What sold Kienholz on the Buckeyes was the relationships he began to form with 2023 offensive line commit Luke Montgomery, who played a big part in showing what life at Ohio State could be like.
“What really sold me was just the brotherhood they have there and how determined they are to win,” Kienholz said. “That’s exactly what I want because I’m coming from a high school that’s won six straight titles. So it’s definitely a similar situation.”
'I can be as good as anyone else'
Kienholz knows Ohio State’s situation at quarterback.
It wasn’t anything Dennis or head coach Ryan Day hid from the 2023 quarterback, making it clear that he would have to “take a chance” and “bet on himself” to stand out in the Buckeyes’ room currently with Kyle McCord and Devin Brown and Dylan Raiola on the way.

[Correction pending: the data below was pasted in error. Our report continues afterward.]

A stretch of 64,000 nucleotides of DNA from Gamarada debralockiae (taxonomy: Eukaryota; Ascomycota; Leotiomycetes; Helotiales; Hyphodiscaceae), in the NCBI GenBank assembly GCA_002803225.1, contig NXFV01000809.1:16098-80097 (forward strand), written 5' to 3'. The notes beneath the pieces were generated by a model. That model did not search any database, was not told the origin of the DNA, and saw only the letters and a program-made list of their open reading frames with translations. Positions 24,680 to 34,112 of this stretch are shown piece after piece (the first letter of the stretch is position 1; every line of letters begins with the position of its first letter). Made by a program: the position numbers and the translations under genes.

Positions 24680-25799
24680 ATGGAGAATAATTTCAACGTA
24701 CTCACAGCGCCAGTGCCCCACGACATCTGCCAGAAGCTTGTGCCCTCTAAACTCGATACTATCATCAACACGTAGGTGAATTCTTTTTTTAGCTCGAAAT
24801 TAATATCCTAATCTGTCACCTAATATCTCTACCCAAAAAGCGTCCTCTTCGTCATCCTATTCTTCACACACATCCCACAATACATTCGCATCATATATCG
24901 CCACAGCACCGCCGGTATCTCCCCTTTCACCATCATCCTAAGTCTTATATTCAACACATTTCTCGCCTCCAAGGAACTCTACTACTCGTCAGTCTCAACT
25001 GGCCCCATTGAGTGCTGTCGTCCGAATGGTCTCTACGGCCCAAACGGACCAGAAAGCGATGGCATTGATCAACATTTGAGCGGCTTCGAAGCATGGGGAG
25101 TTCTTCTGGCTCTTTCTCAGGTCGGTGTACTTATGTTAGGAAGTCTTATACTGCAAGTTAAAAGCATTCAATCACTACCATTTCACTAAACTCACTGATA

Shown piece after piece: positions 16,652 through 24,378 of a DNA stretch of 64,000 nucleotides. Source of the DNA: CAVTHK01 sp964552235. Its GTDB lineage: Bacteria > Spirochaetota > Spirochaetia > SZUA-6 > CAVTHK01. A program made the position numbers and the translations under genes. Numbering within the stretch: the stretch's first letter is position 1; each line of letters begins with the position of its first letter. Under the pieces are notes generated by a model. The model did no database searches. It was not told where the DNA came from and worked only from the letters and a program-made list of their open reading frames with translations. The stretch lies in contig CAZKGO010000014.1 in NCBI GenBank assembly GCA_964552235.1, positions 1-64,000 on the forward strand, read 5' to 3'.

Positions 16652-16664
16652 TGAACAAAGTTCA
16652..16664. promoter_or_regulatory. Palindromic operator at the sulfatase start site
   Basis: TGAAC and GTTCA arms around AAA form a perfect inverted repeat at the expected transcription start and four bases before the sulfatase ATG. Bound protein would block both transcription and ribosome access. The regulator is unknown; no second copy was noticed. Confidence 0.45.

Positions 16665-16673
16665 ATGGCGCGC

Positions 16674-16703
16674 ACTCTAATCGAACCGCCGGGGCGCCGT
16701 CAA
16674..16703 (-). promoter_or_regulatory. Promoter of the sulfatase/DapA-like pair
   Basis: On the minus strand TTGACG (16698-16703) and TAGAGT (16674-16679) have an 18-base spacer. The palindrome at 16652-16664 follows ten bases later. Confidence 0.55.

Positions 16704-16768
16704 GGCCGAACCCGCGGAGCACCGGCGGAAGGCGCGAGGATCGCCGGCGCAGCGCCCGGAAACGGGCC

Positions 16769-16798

But Kienholz has always shown Steele his competitive nature in his four years at Riggs.
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“He just wants to compete all the time,” Steele said. “He wants to play the best people all the time and he wants to be the best person all the time. I think that drive is very unique in the sense of not only does he have the drive, but he has the ability and the work ethic to back it up.
“He’s always got that chip on his shoulder since this process started of, ‘I’m from small-town South Dakota and I can be as good as anyone else.’”
Kienholz’s path to success at Ohio State is one he can picture. It’s a path Kienholz believes will happen.
“I know that I can perform at the highest level,” Kienholz said. “I really do have confidence in that.”